darkness came over the whole land
until three in the afternoon…
when the sun is darkened –
And the curtain of the temple was torn in two
from top to bottom.
Unleashing the power of God into the world,
shaking the powers of heaven.
But here’s where Mark really gets intentional
about his language
describing both the coming of the Son of Man
and the passion of Jesus.
It’s in the little parable he inserts
in chapter 13: 34-35 (p. 928)
Read: It – the coming of the Son of Man –
It is like a man going on a journey,
when he leaves home and puts his slaves in charge,
each with his work,
and commands the doorkeeper to be on the watch.
Therefore, keep awake—
for you do not know when the master of the house will come,
in the evening, or at midnight, or at cockcrow, or at dawn.
In the evening,
or at midnight,
or at cockcrow,
or at dawn.
He could come at any of those times.
And according to Mark’s telling of the passion,
Mark includes those specific times
as guideposts of the events of the passion
Go to the story of Jesus
celebrating the passover supper with his disciples
in chapter 14: 12-21 (page 928)
and notice verse 17.
Read: when it was evening, he came with the twelve.
The supper is prepared and Jesus comes in the evening.
Mark doesn’t specifically say “midnight,”
but the entire betrayal and arrest in the garden
and trial before the council,
happen through the night.
Midnight happened there somewhere.
The next time he specifically mentions is cockcrow,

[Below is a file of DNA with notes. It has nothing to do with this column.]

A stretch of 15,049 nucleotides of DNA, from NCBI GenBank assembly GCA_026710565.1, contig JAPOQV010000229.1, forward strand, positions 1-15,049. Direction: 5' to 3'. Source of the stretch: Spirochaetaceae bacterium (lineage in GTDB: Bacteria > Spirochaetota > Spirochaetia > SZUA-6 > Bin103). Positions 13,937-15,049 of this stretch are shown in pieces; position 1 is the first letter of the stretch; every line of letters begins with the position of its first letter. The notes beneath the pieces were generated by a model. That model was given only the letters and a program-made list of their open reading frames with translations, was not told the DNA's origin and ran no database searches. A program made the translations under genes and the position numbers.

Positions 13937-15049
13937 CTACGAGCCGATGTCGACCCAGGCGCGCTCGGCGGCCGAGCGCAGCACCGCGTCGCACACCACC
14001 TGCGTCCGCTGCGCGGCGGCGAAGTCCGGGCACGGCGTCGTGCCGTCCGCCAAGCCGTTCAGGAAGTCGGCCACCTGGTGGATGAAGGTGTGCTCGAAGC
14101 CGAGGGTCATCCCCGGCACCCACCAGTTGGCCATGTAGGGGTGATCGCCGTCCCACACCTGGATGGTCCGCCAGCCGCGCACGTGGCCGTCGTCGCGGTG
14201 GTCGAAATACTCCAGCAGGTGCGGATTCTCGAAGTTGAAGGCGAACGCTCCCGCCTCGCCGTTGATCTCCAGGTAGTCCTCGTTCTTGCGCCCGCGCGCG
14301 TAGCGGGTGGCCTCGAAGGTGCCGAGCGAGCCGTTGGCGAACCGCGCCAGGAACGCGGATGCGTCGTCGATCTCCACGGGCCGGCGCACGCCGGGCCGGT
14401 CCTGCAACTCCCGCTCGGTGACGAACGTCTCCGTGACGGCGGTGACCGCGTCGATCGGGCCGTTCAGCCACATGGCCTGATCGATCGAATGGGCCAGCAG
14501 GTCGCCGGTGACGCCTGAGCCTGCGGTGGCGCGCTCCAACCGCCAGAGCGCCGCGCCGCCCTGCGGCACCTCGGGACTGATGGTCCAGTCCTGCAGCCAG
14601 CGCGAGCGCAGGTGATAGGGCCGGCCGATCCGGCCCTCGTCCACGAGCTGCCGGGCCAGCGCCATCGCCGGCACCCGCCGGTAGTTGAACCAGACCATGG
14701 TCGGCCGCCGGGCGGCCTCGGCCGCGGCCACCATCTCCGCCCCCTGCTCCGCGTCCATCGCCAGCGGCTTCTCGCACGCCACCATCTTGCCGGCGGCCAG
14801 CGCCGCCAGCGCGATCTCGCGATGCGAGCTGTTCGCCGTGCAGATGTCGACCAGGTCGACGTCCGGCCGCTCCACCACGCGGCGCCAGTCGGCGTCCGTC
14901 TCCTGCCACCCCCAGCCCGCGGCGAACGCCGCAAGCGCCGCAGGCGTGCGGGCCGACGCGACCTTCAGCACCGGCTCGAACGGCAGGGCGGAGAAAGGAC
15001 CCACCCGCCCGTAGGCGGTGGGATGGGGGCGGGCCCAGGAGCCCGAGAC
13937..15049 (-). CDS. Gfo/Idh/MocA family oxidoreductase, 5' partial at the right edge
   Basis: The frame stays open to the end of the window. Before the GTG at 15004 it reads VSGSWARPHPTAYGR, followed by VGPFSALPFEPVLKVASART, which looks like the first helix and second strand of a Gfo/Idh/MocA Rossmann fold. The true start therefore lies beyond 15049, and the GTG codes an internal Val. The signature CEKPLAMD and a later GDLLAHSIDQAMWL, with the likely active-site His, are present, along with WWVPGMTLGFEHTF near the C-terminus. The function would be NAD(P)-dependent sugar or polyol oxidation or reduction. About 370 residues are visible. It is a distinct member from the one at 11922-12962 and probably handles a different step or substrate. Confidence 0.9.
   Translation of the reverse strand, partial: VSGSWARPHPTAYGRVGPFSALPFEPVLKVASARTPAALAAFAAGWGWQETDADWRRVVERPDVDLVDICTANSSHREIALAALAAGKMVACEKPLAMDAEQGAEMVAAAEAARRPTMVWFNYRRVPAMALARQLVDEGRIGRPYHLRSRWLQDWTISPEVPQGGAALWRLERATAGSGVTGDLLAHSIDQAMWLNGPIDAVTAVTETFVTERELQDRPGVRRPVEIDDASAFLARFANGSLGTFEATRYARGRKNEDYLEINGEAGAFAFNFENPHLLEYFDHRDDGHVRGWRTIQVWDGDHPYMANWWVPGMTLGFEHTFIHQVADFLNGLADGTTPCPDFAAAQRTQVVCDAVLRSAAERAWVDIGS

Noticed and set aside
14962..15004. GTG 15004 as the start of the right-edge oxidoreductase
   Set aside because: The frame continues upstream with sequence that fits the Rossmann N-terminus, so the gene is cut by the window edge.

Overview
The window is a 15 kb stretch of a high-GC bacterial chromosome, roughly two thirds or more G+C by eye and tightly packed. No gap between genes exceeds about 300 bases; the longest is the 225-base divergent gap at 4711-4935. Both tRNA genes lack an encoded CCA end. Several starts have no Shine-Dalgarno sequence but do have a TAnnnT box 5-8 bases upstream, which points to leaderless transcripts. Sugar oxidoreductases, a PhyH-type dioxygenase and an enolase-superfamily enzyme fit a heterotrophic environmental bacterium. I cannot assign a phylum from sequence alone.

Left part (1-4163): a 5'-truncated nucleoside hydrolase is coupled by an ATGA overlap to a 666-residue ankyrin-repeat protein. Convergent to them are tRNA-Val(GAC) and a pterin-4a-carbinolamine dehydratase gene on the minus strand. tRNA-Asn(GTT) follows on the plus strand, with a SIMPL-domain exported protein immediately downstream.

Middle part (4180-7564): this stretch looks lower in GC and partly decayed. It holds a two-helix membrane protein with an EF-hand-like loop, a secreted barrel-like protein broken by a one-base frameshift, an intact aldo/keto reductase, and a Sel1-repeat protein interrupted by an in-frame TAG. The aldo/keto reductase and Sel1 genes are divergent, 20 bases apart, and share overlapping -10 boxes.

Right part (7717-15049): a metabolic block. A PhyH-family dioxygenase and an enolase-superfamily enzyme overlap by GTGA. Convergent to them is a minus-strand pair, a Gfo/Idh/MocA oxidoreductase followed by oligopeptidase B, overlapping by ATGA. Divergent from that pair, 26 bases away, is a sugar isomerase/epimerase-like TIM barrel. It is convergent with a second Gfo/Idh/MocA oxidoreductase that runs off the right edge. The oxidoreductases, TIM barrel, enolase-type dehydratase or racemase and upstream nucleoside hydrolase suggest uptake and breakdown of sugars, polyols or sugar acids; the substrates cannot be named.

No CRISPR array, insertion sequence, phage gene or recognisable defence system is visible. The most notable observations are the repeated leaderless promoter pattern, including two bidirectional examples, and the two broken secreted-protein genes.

and you should recognize that
as being associated with Peter’s denial.
There it is in 14:66-72, (page 930)
and Mark specifically says it at verse 68, and again at 72.
Read: Then the cock crowed.
At that moment the cock crowed for the second time.
So there is evening, and cockcrow,
and somewhere in there, midnight.
Finally comes the dawn.
Jesus’ trial before Pilate
begins first thing in the morning,
Chapter 15:1 (page 930)
Read: As soon as it was morning…
In Greek, it’s the same word.
And so the coming of the Son of Man,
while it is certainly something to look forward to
at the end of time,
is also, for Mark, already fulfilled
in the passion and death of Jesus.
Mark is trying to tell us two things, I think.
The first is that the Jesus
who lived, ministered, loved, taught,
suffered and died 2000 years ago
is the same Jesus who will come again
at the end of time.
And because it was good news –
or the gospel, as Mark called it (1:1) –
the first time,
so it will be great good news
when he comes again.
And the second is that the fulfillment
of God’s promises to us
that Jesus will come to bring at the end of time –
God’s salvation, life, forgiveness, and mercy –
the fulfillment of that promise has already begun
in the passion and death of Jesus
when he came the first time.
That means that we live in
the salvation, life, forgiveness, and mercy of God
now. Today. Here.
In these days after Jesus’ passion and death.
We get to live as disciples of Jesus
loving and serving others,
free from fear and worry about sin, death, and evil,
because Jesus has already defeated it
in his passion and death for us.
Sin, death, and evil will not get the last word.
They still speak loud and clear today, in this meantime,
but by the power of God’s Holy Spirit
given to us in baptism,
by the word of God in the scriptures,
and by the presence of God in the sacrament of forgiveness,
we get to live in the face of that sin, death, and evil
knowing the end of the story.
And we win.
Life, forgiveness, mercy, and love win.
That is the great good news –
the gospel news –
Mark wants us to know.